Bishop Voices Concerns Over Divorce Bill |

Bishop Peter Eagles has raised concerns that allowing one party to decide that a marriage is over could result in greater inequality.

He was speaking as the Legislative Council gave its first reading to the 2020 Divorce, Dissolution and Separation Bill.

Bill, designed by Daphne Caine (Garff), is guided through LegCo by Jane Poole-Wilson.

Among other things, it will give couples or individuals the right to request a no-fault divorce within six months.

However, Bishop Eagles said he was concerned that if it became law it would “give the green light” to one party abandoning the other in a marriage without having to give a reason.

He said that although it was “clearly a simple piece of legislation”, the bill could have far-reaching implications and encouraged members to consider the impact, among others, on children. when it returns for its second reading.

“I can see how this could act as a response to the hopes of many who are otherwise desperate in unhappy and loveless marriages,” the bishop said.


“People get married and unfortunately sometimes they separate and even if they started this married life in the context of faith, they may find, a few years later, that there is nothing left that resonates with it. these first vows taken under God.

He said it was a very sad situation for people and noted the impact it had on some people who responded to the public consultation on the bill, including one the called “a living hell of verbal exchanges”. .

And he said that in marriages where couples have separated, where there is no fault, divorce may be the way to go.

But he said he had concerns in cases where one party might not agree to the marriage.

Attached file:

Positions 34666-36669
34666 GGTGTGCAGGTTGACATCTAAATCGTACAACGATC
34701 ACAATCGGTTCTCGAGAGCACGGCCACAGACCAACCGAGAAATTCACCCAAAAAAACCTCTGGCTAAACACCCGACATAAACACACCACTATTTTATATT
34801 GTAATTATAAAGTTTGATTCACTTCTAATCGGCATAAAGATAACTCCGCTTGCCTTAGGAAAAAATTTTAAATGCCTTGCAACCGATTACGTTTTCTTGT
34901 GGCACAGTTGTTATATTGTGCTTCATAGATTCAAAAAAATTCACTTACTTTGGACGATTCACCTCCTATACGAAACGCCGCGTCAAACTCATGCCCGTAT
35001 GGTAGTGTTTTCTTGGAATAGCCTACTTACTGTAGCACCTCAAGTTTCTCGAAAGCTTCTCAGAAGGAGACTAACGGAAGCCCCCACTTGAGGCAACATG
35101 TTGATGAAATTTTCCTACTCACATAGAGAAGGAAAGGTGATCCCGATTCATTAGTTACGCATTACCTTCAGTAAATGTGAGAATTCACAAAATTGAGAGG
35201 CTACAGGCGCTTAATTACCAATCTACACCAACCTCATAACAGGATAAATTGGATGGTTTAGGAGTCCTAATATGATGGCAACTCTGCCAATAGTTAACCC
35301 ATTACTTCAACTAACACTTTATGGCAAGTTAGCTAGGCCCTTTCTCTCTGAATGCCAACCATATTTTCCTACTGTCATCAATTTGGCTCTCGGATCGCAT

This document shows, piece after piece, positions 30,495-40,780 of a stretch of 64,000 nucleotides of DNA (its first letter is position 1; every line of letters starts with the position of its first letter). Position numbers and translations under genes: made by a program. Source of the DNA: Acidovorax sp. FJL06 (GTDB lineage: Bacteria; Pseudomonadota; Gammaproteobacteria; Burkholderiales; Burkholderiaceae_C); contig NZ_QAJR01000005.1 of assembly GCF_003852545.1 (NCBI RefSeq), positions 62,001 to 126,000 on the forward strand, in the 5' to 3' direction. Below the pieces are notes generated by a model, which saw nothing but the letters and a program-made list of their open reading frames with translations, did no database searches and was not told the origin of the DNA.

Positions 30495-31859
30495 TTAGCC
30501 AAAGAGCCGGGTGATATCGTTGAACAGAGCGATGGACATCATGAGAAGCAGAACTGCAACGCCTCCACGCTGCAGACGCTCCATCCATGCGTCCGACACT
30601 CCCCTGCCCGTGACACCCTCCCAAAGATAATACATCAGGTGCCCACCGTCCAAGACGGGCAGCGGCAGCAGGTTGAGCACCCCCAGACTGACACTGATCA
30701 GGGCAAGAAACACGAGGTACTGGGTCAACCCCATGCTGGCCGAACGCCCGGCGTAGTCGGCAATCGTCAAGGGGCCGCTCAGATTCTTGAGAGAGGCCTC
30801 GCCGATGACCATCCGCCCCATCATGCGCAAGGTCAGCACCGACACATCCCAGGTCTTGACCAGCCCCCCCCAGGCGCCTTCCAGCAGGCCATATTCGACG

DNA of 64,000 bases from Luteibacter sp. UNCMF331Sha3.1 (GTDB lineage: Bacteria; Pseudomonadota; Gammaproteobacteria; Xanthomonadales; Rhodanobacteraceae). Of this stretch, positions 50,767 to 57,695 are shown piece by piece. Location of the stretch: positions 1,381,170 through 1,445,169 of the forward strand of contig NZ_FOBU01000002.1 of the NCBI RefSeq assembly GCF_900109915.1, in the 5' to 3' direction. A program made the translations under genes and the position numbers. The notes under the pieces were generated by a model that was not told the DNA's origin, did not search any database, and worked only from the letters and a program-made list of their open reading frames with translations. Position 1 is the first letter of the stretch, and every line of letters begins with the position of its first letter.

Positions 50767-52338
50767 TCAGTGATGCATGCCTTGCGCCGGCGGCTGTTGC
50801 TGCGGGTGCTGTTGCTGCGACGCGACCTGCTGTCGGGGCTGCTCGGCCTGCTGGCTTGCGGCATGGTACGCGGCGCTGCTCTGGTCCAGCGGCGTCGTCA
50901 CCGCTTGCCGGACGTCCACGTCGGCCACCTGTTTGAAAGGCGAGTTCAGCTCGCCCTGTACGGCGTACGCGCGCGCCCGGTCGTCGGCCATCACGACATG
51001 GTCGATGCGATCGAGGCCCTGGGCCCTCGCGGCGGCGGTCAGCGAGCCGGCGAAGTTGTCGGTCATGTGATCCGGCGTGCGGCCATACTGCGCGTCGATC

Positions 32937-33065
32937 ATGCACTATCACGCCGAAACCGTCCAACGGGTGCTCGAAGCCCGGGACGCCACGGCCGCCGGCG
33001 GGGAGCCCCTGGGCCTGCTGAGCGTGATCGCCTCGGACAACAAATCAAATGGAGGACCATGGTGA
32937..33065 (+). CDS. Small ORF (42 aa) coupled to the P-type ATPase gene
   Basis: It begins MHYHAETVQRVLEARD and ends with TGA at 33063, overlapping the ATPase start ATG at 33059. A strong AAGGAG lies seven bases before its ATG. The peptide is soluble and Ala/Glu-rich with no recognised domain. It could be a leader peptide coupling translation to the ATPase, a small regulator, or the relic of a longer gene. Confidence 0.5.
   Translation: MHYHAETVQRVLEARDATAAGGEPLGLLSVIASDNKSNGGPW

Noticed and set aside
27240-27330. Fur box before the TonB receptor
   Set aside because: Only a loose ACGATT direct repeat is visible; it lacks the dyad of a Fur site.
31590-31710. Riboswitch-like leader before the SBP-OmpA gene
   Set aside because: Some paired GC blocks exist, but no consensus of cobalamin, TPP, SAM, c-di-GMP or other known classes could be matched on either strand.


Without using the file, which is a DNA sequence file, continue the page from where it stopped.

The bishop said: “I can also imagine another kind of sadness just as acute. And it is the sadness of someone who is abandoned without any recourse.

“And that’s very likely to happen because three out of four divorce requests are against a spouse’s will.

“This is just not the case where most divorce proceedings are initiated by the couple, which is the context that this bill assumes.

“If that were the case, the bill would be much less problematic. Instead, divorce proceedings are usually initiated by one person against the will of the other.

“So my concern here is that the proposed legislation would accentuate this inequality rather than reduce it.”

He added that he would not want anyone told that the law would allow one person to abandon the other without having to give a reason.

However, he said he could support the bill as long as “the compassion and humanity he so clearly wants to bring is available not only to one partner in marriage but to both.”

After the debate, Daphne Caine MHK said: “The place to discuss the new legislation is in the branches of Tynwald, so I welcome the bishop’s point of view.

“The point is, some marriages and civil partnerships break down and the current system forces one party to invoke a fault-based reason to allow the couple to divorce more quickly.


“This leads to an adversarial process and an additional emotional and financial impact on the couple and the children.

“All of the research that I have seen and the experience of family attorneys I have spoken to is that this legislation will make filing for divorce a more honest and less confrontational process when one or more both parties came to the conclusion that the marriage is over. . ‘

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